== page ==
It was certainly a testing year for me last year. I moved to Europe with a cyclocross team and it was the most challenging experience I've ever had. It was incredibly isolating, and there was just a whole lot that went wrong in the setup. I’m still processing that last season, to be honest. A lot of it comes down to struggling with isolation because I certainly am a social person. At home, I live with my boyfriend and our cat, and my parents live just up the road on the same property. I'm very close to my family and my friends, and so moving across the world alone was certainly a challenge especially into a country that was entirely locked down. I had new teammates I wanted to hang out with, but I couldn't even go to a coffee shop with them. It was, ‘ride your bike, go to the grocery store, and go home.’ That definitely took a toll on me. But I found being back at these American races is that here, I have such a deep sense of community because I know so many people at every race. It’s such a welcoming community compared to the elitism of Belgian cyclocross. Last year, I was thinking that maybe I didn't like cyclocross anymore, but this year confirmed that I love racing cyclocross, I just didn’t have the right situation over there.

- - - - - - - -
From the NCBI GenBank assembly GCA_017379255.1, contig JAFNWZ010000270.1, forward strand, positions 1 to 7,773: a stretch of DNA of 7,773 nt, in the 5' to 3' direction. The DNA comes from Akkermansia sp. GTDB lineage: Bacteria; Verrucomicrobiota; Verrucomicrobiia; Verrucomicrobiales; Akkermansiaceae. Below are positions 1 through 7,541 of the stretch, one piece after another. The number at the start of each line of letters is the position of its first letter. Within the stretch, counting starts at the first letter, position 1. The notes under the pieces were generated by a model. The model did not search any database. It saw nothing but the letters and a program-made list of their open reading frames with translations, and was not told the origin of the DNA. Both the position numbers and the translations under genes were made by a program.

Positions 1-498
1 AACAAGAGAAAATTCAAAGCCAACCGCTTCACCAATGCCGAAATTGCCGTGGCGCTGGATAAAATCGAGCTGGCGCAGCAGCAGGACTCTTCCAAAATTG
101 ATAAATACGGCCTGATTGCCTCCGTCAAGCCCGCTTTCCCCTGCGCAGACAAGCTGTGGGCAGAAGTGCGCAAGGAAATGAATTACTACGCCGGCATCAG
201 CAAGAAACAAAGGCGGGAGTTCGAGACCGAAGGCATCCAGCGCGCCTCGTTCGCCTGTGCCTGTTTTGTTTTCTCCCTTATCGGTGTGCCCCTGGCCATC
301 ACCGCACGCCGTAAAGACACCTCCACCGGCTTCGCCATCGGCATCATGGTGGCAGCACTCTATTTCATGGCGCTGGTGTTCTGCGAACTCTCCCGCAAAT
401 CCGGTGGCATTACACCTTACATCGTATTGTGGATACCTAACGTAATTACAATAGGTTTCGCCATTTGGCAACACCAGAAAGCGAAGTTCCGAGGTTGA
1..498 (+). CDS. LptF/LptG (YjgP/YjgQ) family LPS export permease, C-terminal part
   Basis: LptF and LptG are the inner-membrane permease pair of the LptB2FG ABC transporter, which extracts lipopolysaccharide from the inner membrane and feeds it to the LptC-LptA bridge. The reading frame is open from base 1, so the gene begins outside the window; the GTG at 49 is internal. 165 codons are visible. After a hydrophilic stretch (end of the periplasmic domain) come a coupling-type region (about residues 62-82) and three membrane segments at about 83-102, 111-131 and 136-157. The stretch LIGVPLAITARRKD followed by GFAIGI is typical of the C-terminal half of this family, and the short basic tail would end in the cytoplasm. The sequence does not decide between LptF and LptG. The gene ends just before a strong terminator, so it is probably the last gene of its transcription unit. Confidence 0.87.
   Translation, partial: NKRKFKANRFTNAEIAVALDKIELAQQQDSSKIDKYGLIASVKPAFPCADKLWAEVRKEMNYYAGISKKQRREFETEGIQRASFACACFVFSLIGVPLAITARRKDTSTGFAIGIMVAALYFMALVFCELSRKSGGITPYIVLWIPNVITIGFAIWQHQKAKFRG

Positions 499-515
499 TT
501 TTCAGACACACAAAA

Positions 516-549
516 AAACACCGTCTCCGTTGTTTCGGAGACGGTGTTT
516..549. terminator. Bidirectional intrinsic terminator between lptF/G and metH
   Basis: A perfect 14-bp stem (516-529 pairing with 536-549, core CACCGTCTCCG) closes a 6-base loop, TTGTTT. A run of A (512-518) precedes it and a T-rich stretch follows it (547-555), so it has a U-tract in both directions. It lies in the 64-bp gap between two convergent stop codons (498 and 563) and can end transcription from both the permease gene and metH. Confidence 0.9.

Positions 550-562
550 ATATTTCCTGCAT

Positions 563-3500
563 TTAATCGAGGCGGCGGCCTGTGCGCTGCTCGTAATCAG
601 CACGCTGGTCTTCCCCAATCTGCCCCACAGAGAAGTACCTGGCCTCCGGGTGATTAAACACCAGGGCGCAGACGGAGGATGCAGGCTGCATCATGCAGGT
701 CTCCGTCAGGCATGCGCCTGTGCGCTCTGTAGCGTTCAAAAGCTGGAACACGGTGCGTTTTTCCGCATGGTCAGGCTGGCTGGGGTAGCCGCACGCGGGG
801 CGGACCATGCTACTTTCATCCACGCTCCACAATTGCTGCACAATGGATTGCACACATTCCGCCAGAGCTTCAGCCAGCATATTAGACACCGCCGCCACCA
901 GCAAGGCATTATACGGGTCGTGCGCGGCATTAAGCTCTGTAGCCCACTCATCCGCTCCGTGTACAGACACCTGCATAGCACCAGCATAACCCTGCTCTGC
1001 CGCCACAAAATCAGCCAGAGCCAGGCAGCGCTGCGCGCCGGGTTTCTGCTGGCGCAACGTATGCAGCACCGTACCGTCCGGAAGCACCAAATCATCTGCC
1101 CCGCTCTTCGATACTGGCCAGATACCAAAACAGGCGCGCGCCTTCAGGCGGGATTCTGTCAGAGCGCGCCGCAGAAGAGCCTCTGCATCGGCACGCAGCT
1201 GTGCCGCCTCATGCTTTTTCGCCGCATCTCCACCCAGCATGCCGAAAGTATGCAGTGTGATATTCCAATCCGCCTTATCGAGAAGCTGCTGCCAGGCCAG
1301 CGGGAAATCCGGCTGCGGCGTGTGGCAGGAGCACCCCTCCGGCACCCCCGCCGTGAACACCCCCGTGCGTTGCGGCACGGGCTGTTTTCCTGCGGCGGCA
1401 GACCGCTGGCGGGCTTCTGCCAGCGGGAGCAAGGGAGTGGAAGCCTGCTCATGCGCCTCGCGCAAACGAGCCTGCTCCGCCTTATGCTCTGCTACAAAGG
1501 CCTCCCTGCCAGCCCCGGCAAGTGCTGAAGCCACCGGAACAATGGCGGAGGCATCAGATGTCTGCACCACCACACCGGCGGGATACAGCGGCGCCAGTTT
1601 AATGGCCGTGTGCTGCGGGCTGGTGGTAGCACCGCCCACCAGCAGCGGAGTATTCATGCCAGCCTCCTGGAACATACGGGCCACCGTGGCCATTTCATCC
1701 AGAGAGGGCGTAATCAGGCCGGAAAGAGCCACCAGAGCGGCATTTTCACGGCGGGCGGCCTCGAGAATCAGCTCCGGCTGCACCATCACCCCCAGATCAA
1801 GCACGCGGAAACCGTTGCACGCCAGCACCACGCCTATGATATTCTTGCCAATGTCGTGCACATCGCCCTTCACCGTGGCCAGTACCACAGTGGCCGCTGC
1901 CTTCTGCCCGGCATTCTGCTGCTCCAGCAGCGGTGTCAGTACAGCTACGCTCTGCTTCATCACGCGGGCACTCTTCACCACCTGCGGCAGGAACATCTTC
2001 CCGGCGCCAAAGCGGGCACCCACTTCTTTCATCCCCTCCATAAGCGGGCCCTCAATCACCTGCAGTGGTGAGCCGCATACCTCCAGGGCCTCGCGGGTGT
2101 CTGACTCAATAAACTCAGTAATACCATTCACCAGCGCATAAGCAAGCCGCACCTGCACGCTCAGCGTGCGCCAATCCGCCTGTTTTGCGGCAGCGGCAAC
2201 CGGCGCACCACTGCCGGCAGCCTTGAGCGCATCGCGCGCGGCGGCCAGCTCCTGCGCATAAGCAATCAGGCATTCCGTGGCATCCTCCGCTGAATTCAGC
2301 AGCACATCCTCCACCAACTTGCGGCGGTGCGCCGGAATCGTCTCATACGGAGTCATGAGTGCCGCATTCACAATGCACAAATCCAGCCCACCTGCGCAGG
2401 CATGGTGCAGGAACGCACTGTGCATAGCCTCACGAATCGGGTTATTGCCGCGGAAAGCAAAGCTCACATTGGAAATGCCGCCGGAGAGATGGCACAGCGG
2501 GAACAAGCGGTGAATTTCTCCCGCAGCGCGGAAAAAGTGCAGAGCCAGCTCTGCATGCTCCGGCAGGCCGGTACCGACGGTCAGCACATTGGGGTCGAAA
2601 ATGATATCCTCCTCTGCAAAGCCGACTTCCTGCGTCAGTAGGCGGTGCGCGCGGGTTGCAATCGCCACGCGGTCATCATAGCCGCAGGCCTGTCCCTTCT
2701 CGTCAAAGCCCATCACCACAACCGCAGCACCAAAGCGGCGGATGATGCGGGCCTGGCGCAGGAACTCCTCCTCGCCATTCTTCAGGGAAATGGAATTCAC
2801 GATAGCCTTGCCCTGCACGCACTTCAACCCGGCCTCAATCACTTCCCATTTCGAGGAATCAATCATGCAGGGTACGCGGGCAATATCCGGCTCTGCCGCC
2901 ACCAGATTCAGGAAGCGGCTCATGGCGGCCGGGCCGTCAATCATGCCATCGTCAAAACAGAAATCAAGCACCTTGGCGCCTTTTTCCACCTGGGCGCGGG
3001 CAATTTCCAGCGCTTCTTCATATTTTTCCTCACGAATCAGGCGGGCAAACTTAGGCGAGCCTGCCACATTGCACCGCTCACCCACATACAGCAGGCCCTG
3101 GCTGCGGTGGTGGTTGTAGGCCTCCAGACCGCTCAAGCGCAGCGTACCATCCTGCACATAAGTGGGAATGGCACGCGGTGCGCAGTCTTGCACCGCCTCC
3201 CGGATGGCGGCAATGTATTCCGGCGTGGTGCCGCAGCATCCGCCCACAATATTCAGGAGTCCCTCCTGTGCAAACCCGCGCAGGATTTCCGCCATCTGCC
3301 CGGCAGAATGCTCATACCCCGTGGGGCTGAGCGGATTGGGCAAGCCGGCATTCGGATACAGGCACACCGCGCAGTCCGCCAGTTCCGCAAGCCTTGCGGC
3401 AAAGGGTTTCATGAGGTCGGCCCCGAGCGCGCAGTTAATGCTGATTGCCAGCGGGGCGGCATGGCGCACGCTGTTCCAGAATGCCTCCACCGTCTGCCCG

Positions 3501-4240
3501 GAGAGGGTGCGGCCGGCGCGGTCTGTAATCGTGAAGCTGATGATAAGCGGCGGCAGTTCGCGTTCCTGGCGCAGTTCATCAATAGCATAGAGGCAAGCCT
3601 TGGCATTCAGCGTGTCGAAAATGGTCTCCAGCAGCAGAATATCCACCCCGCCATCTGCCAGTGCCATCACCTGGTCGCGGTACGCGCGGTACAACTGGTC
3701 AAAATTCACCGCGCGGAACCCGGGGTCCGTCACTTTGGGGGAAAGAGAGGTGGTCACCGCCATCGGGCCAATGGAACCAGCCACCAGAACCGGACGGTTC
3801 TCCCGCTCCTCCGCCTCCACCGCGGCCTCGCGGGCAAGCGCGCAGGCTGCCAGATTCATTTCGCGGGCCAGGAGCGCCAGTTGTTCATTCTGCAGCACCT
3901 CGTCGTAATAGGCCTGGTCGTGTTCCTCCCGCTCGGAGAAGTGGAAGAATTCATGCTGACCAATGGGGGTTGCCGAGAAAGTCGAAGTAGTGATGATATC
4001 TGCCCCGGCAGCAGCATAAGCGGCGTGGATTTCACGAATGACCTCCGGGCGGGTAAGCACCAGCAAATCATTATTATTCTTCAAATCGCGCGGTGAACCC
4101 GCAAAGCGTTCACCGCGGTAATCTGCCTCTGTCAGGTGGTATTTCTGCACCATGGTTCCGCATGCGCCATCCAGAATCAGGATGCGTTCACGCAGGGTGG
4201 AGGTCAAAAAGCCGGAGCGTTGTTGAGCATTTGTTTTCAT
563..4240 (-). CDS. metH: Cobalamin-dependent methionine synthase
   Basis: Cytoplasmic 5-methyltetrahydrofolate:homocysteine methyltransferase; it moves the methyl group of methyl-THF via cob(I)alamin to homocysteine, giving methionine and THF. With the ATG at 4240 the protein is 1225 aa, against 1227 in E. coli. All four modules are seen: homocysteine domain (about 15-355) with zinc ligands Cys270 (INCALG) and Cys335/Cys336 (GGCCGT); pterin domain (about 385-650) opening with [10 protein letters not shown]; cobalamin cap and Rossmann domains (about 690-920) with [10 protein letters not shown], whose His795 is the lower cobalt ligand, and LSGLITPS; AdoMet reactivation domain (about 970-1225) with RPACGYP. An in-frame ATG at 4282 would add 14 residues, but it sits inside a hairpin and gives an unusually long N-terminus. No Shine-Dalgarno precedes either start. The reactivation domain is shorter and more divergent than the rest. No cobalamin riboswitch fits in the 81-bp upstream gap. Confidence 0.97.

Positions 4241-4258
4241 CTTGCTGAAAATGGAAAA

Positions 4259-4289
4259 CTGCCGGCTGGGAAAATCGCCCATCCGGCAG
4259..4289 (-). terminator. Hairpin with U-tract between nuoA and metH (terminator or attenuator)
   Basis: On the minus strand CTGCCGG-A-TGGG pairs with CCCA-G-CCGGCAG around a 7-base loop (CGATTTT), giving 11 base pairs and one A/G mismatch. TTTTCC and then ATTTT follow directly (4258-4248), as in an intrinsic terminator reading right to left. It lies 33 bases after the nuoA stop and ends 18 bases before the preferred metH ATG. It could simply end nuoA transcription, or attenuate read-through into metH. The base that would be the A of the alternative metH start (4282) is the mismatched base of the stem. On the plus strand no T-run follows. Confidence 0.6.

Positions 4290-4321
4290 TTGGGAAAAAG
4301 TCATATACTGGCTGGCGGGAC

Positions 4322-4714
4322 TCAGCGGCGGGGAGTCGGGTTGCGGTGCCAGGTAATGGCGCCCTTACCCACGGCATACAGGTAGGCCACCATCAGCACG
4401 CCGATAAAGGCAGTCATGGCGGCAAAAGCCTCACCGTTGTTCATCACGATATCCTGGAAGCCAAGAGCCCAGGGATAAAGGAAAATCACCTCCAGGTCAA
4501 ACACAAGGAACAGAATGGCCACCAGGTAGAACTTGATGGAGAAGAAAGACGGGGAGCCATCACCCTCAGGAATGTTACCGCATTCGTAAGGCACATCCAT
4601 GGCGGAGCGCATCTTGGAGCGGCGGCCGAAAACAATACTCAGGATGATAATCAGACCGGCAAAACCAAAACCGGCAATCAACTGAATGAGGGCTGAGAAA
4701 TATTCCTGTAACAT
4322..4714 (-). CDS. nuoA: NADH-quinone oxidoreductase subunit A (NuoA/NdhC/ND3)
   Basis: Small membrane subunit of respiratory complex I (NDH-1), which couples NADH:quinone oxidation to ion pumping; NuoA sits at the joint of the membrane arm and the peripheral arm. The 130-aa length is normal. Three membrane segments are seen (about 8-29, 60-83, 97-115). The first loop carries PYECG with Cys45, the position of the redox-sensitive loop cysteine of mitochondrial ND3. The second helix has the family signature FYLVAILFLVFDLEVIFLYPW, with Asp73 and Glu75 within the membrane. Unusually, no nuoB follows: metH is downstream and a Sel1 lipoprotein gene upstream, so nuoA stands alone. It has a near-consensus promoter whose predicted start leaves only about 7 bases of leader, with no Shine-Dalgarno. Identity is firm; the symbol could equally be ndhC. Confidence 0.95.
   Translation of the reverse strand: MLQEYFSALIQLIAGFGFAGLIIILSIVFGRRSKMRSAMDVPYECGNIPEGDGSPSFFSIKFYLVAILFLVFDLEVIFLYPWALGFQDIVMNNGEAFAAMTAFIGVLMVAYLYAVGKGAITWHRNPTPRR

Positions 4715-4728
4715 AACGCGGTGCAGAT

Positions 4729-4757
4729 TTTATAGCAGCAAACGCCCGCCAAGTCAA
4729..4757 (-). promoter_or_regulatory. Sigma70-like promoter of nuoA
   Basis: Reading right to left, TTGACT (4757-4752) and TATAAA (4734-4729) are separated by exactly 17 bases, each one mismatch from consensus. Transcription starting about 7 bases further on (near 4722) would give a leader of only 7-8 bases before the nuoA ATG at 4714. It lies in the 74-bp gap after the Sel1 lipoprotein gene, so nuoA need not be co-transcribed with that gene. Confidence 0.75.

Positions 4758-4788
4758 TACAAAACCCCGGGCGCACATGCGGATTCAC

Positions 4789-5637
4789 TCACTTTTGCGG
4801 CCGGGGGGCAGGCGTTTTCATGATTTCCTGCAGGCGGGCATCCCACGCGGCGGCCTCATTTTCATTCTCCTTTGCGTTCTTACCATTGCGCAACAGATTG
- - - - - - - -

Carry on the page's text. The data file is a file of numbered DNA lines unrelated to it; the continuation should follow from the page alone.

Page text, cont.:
Would you go back to Europe to race?

I'm not shutting the door to it! I just know for sure now I don't want to live there. But I can definitely see myself doing some racing blocks in the future. I think for me to be successful over there, it's important to do condensed periods and not just sit there for three months wallowing.